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UCLA's Myles Jack falls out of NFL draft's first round

Bill Plaschke, Mike DiGiovanna and Lindsey Thiry discuss Jared Goff, the Rams No. 1 pick in the NFL draft.

If Myles Jack thought his seven-month hiatus from football was agonizing, just imagine how he felt Thursday night sitting backstage at Auditorium Theatre.

The former UCLA linebacker, who might have been the NFL draft's premier defensive player had he not suffered a knee injury last fall, was dressed to the nines — and dropping into the teens, the 20s and ultimately out of the first round.

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The final indignity: His hometown Seattle Seahawks passed on him with the last pick of the night, scared off by the findings of doctors that there's more to Jack's surgically repaired right knee than merely a torn meniscus. Jack, accompanied to the event by his mother, La Sonjia, left the venue with no answers about where he'll begin his next chapter, knowing only that the second and third rounds take place Friday. It had to be a cruel and torturous night, when the only player taken from a Los Angeles school was Bruins defensive tackle Kenny Clark, chosen 27th by the Green Bay Packers.

The night began with L.A., though, with the Rams relaunching in Southern California with the selection of Cal quarterback Jared Goff.

UCLA starMyles Jack arrives for the first round of the NFL draft in Chicago with his mother, La Sonjia Fisher, on Thursday evening.
UCLA starMyles Jack arrives for the first round of the NFL draft in Chicago with his mother, La Sonjia Fisher, on Thursday evening. (Kena Krutsinger / Getty Images)

The Philadelphia Eagles, who likewise traded up for a quarterback, took North Dakota State's Carson Wentz second.

"Just truly a dream come true," Goff said of being taken No. 1. "Something you always dream about as a kid. For it to become a reality is awesome."

Jack wasn't the only player to take a big tumble. Mississippi tackle Laremy Tunsil, only weeks ago widely projected to be the No. 1 pick, fell sharply out of favor with potential employers when, minutes before the draft started, a video was posted to his Twitter account showing him smoking a bong attached to a gas mask. Tunsil said the video was old and his account was hacked.

"I made a mistake, a huge mistake," he said. "Things happened. I can't control things. Got to my phone, hacking my Instagram, Twitter."

Of course, teams weren't so worried about the hacking but rather the judgment of a player who would make that decision in the first place. Lending new meaning to the term "green room," Tunsil could only sit and watch as Notre Dame tackle Ronnie Stanley went sixth to the Baltimore Ravens and Michigan State tackle Jack Conklin eighth to the Tennessee Titans. Tunsil didn't come off the board until the Miami Dolphins called his name at 13, meaning he probably lost millions of dollars in his box-office flop.

It was a huge night for Ohio State players, five going in the first 20 picks. Defensive end Joey Bosa was selected third by the San Diego Chargers, followed immediately by running back Ezekiel Elliott to the Dallas Cowboys. The New York Giants took cornerback Eli Apple at 10, tackle Taylor Decker went to the Detroit Lions at 16 and linebacker Darron Lee was chosen 20th by the New York Jets.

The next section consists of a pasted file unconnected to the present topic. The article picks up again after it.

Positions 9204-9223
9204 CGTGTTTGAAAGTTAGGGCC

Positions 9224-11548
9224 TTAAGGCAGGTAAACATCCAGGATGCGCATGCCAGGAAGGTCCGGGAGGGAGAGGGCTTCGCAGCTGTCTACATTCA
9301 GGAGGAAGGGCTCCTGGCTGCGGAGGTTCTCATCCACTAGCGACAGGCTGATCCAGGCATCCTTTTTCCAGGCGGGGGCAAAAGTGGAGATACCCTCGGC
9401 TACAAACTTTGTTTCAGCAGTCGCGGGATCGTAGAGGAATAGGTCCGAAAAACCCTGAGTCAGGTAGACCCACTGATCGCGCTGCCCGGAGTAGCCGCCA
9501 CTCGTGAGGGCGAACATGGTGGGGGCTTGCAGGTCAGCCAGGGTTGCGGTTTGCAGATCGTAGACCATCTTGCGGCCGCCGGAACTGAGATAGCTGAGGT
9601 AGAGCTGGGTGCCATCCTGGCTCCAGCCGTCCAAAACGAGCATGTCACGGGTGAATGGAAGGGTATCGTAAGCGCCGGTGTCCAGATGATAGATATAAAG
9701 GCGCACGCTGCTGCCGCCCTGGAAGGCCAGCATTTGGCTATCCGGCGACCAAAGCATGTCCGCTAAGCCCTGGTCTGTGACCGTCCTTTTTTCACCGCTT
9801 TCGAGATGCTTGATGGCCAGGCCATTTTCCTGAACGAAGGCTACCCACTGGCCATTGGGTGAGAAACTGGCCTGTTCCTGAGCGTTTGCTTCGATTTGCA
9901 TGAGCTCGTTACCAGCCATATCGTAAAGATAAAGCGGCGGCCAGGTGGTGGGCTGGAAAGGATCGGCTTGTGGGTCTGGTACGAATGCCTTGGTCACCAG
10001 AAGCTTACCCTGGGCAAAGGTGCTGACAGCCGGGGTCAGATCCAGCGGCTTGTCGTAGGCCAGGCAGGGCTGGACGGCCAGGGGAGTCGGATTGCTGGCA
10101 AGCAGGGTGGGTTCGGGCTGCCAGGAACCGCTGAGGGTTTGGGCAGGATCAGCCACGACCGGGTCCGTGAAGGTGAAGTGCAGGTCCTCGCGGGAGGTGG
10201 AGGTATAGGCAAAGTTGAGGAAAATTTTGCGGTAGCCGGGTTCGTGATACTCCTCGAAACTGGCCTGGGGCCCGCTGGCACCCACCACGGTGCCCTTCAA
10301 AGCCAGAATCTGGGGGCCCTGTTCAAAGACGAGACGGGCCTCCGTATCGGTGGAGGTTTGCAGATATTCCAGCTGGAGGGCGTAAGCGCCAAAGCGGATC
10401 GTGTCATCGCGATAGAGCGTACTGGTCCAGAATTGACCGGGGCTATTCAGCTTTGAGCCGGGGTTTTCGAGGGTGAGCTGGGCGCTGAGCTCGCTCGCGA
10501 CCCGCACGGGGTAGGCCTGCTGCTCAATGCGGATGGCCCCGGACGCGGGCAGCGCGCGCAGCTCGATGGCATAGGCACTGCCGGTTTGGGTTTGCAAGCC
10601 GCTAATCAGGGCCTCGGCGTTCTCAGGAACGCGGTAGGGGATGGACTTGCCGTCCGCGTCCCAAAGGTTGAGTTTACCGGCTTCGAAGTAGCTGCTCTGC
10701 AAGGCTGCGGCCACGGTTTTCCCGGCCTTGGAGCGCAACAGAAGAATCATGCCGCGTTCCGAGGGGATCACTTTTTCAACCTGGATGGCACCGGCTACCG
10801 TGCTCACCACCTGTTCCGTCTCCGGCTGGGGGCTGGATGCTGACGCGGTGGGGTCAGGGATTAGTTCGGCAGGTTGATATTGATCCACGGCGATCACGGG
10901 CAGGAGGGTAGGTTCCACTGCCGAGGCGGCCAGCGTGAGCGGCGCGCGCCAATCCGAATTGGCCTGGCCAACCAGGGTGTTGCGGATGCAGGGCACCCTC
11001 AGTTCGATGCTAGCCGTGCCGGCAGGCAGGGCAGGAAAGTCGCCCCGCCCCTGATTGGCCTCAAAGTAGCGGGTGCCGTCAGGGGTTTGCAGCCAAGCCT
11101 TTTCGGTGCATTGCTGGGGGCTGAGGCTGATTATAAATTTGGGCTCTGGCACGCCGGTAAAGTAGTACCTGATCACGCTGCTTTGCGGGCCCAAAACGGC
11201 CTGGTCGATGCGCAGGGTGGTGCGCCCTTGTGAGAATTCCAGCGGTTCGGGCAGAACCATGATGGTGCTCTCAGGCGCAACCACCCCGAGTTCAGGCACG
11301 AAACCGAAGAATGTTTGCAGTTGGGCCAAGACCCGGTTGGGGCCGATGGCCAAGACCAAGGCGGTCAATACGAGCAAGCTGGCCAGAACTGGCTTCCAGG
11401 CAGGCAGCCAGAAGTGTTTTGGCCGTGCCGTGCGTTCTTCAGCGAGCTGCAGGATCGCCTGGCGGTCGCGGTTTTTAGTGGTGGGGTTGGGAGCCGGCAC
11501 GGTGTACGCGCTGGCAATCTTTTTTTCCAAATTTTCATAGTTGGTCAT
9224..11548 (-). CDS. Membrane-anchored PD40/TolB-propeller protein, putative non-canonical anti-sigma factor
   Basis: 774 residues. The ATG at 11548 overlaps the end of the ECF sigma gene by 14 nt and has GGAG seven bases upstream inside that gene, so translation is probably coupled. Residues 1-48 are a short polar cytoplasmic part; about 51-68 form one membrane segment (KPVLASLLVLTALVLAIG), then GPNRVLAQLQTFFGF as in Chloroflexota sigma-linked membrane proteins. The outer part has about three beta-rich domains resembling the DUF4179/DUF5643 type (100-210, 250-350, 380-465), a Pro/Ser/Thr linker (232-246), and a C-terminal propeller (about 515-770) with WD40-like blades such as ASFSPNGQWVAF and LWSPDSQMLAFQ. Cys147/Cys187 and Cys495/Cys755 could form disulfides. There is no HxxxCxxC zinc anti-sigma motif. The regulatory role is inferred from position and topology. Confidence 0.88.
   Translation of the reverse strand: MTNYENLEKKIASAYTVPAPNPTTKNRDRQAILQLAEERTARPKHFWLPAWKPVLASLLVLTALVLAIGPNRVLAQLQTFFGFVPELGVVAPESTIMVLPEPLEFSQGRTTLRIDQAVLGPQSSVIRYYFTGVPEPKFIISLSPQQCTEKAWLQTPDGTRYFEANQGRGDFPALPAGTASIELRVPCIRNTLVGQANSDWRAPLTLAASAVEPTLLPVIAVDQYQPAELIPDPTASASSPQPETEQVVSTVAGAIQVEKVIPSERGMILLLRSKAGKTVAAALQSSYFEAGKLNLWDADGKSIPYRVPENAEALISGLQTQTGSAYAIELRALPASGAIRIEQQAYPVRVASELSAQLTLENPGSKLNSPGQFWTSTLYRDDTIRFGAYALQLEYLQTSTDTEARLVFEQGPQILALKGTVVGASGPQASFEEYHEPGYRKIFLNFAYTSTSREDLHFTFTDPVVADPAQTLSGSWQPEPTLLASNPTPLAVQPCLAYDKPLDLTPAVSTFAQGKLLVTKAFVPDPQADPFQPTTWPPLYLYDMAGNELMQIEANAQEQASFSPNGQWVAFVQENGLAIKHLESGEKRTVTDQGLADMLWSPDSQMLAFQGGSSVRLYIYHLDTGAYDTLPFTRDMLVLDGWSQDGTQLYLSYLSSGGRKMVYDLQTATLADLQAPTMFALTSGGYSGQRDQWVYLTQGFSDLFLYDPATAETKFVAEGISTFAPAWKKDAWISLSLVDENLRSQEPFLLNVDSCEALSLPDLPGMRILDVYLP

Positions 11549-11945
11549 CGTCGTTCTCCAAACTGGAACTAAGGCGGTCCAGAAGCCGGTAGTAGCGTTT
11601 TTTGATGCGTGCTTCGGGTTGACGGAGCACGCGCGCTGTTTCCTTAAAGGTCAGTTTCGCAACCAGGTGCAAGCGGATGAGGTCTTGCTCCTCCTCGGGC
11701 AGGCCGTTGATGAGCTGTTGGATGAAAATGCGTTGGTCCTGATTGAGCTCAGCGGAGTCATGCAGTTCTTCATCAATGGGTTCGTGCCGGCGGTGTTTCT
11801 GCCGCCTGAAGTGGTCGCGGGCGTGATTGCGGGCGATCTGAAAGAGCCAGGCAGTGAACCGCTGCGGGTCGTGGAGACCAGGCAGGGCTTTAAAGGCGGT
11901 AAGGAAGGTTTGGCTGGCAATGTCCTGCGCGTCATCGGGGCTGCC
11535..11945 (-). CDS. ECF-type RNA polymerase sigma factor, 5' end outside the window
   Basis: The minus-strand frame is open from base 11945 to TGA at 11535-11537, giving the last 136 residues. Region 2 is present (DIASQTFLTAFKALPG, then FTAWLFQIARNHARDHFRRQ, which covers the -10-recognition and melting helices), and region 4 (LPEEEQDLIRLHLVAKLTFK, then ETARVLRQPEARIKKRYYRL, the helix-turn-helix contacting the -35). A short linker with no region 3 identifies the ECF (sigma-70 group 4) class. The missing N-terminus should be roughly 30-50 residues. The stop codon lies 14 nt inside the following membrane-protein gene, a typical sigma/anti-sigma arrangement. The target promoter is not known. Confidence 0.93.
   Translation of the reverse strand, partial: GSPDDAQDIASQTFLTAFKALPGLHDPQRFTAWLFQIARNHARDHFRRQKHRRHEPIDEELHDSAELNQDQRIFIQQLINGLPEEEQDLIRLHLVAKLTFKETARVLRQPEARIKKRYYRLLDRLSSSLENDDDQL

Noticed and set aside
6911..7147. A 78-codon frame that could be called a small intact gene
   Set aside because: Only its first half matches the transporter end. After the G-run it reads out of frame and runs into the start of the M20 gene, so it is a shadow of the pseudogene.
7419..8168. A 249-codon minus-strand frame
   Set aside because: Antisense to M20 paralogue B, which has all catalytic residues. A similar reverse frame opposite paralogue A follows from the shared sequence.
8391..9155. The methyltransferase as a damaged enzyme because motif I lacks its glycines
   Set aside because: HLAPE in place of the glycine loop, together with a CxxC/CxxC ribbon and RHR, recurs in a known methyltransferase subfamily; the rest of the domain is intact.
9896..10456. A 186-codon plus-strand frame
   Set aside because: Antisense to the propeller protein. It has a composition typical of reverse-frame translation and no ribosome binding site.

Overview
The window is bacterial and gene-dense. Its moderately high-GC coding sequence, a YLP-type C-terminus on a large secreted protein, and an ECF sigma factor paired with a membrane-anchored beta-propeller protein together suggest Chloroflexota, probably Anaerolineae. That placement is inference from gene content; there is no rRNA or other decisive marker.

"That's what's expected from Ohio State," Elliott said. "That's why we all went there, because we knew we were going to be prepared to play at the next level."

Apple, for one, is setting his sights high. Asked which NFL quarterback he'd like to intercept first, he went directly to the top of the list.

"Tom Brady would be nice," he said. "I guess in practice, I want to make my mark in practice first. So Eli Manning would be perfect."

Rams Coach Jeff Fisher and General Manager Les Snead meet with the media after selecting California quarterback Jared Goff with the No. 1 pick in the NFL draft.

For the first time in draft history, three receivers were selected in a row, with Notre Dame's Will Fuller going to the Houston Texans at 21, followed by Texas Christian's Josh Doctson to the Washington Redskins and Mississippi's Laquon Treadwell to the Minnesota Vikings.

The third quarterback to go was Paxton Lynch of Memphis, who openly wept when the Denver Broncos made a trade with the Seahawks to select him with the 26th pick. The Broncos had lost Brock Osweiler in free agency and signed Mark Sanchez, but their quarterback position was still in flux following Peyton Manning's retirement.

"It was honestly the greatest feeling," Lynch said. "I know the work I have put into this and all the stuff I have done going through this process and meeting all these people and talking to all these people. You just want to get picked and go to a team and get to work."

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In all, there were 13 trades in the first round, five on draft night.

Most dramatic of those was the move by the Rams, who leapfrogged 14 teams — more than any franchise in league history in order to get to the top spot.

There were some unexpected picks, or at least ones that few of the countless prognosticators predicted.

The Oakland Raiders, for instance, spent 2½ hours in a private workout with Jack last week but chose West Virginia safety Karl Joseph, who didn't show up in many mock drafts — although most evaluators don't pay much heed to those, anyway.

Three picks later, at 17, the Atlanta Falcons selected Florida defensive back Keanu Neal, who wasn't widely discussed as a first-rounder.

Follow Sam Farmer on Twitter: @LATimesfarmer

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